Congratulations, Esperanto learners and speakers - your time has finally come!
After many votes were cast, Esperanto has been selected as the next beta language on LingQ! Now is the time for you, Esperanto speakers, to grow the Esperanto community on LingQ!
Created in the late 1800s, Esperanto has grown to become the most popular constructed language in the world, and now boasts as many as 2 million speakers worldwide!
Esperanto is known as an international auxiliary language, as Esperanto was created to make it easier to communicate with people all over the world.
If you’re an experienced Esperantist, why not help out by uploading lessons to the Library?
For all learners of Esperanto, be sure to check out Project Gutenberg for an entire collection of free books in Esperanto!
Get started on Esperanto today!
Which Language is Next?
To vote for the next beta language to be added to LingQ, click here: http://on.fb.me/pcZaZS
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Remember that you can study any language on LingQ! Simply use a language slot for a language you don’t plan on studying.
As a paying member, you can import as many texts and audio files as you want and study from the comfort of LingQ. Open a dictionary in another browser window and start saving LingQs. Let LingQ keep track of your words of reading, hours of listening, Known Words total and more!
If anyone has Esperanto dictionaries that they would like to see here on LingQ, please let us know by posting below!
I’m sure some people will be attracted to this. Only a plus for LingQ in general.
How am I supposed to add an English translation to the lessons I upload? Otherwise, no one can learn.
I’ve have never used a translation to learn here at LingQ. I won’t in the future either.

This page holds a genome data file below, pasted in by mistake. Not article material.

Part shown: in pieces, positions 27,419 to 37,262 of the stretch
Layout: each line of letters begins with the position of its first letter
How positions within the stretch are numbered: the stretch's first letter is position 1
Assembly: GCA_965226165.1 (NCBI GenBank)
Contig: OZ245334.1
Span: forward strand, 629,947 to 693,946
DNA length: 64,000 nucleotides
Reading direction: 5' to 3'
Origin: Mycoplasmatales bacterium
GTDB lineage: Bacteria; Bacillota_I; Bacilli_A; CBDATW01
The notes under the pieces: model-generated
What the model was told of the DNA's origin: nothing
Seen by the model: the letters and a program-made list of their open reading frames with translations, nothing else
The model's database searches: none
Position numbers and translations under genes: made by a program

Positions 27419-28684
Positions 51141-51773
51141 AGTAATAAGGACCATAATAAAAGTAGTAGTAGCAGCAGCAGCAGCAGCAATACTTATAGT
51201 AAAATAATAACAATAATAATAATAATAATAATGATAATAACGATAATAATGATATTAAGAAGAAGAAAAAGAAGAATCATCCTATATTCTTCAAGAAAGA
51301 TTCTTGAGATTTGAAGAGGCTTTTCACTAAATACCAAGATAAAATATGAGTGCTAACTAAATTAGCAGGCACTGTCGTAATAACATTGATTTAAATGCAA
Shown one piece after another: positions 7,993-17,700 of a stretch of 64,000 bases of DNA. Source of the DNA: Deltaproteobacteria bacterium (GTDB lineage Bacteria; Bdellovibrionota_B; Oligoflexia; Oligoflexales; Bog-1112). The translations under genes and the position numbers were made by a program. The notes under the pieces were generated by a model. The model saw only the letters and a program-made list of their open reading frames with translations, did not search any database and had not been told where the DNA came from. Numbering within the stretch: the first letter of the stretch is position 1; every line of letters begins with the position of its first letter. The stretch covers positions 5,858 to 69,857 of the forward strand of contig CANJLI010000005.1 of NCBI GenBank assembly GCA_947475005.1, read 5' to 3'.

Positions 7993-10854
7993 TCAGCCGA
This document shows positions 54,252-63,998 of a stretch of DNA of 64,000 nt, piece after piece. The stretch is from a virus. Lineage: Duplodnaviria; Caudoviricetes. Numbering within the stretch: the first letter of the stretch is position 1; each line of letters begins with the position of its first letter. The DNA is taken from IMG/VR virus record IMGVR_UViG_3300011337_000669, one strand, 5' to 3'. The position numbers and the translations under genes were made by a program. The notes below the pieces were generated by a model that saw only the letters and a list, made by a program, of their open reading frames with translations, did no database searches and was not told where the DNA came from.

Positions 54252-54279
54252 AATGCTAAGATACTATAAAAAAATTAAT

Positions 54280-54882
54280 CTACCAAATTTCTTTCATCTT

However, I believe that you can add a translation in the notes. Is there a separate translation section? I haven’t seen one.
One thing I might mention - the audio quality of the lesson you uploaded isn’t usable. It will need rerecording. Otherwise, thanks for sharing it.
Hindi is leading the poll.
Are there even any Hindi natives here to contribute content . . . ?
How would that work?
@Deondradcj - To add a translation, follow the steps found here: http://lingqcentral-en.lingq.com/how-to-add-resources-to-lessons (http://bit.ly/oUrLKa)
Also, it’s great that you’re interested in sharing lessons, but the audio quality isn’t very good. Is it possible to use a different microphone to record the lesson audio?
Maybe, it’s a good idea to get LingQ translated into Hindi and get a video made for Youtube, introducing the site.
Is it possible to add any of these Esperanto dictionaries? I have no idea as to the quality ( I don’t know Esperanto), but it might be a good start.
Thanks for the suggestions. I’ve now added the first dictionary. The 2nd one won’t work with our current interface, as it’s just a big long list, and the 3rd seems to actually only be an English to Esperanto dictionary, not the other way around.
Oh okay, fair enough. Well, thank you for adding the first one!
I know, my microphone is horrible. I think I won’t post anymore lessons then…
Is it possible to link to the dictionary on the lernu website?
It isn’t possible to implement* their dictionary in its current form.
Ah, that’s too bad. I went through the Greetings and Goodbyes lessons, but none of the dictionaries seem to be functioning. Other than lernu, I’ve never used an online dictionary for Esperanto so I’m not sure what’s out there. We’ll have to hunt around I guess. I know there are downloadable dictionaries, but I guess those are no good?
Did you notice that I added the English translation of Greetings and Goodbyes? You can look at it if there are some words you don’t understand.
We had such a problem with a Latin-Italian dictionary, but eventually our LingQ member Dominick (odiernod) managed to make it possible to integrate it on LingQ. We could ask him if he can help with those Esperanto dictionaries as well.
Alex could this one work? Reta Vortaro
Am I right in thinking we have two fluent Esperanto-speakers on LingQ?
How do you tell how fluent you are? Are there Esperanto exams?
Apologies for my ignorance. It’s still hard for me to think of a constructed language being a “proper” language :-0
Yes, there are three exams, at least in Italy. I passed just the first, although with the top mark. I haven’t practised it foryears now, so I am not that fluent at the moment.
And you should know that there are also native esperanto speakers, whose parents speak esperanto to each other.
I understand Esperanto fairly well, so Greetings and Goodbyes weren’t a problem. I just wanted to test out using Esperanto with a dictionary. I’m not sure if I’m going to use LingQ for Esperanto myself. I’m probably like yourself - I haven’t used it much for the last few years and I’m rusty. I find it difficult to maintain momentum with Esperanto - I’m hoping that LingQ will become kind of a one-stop-shop repository for interesting content.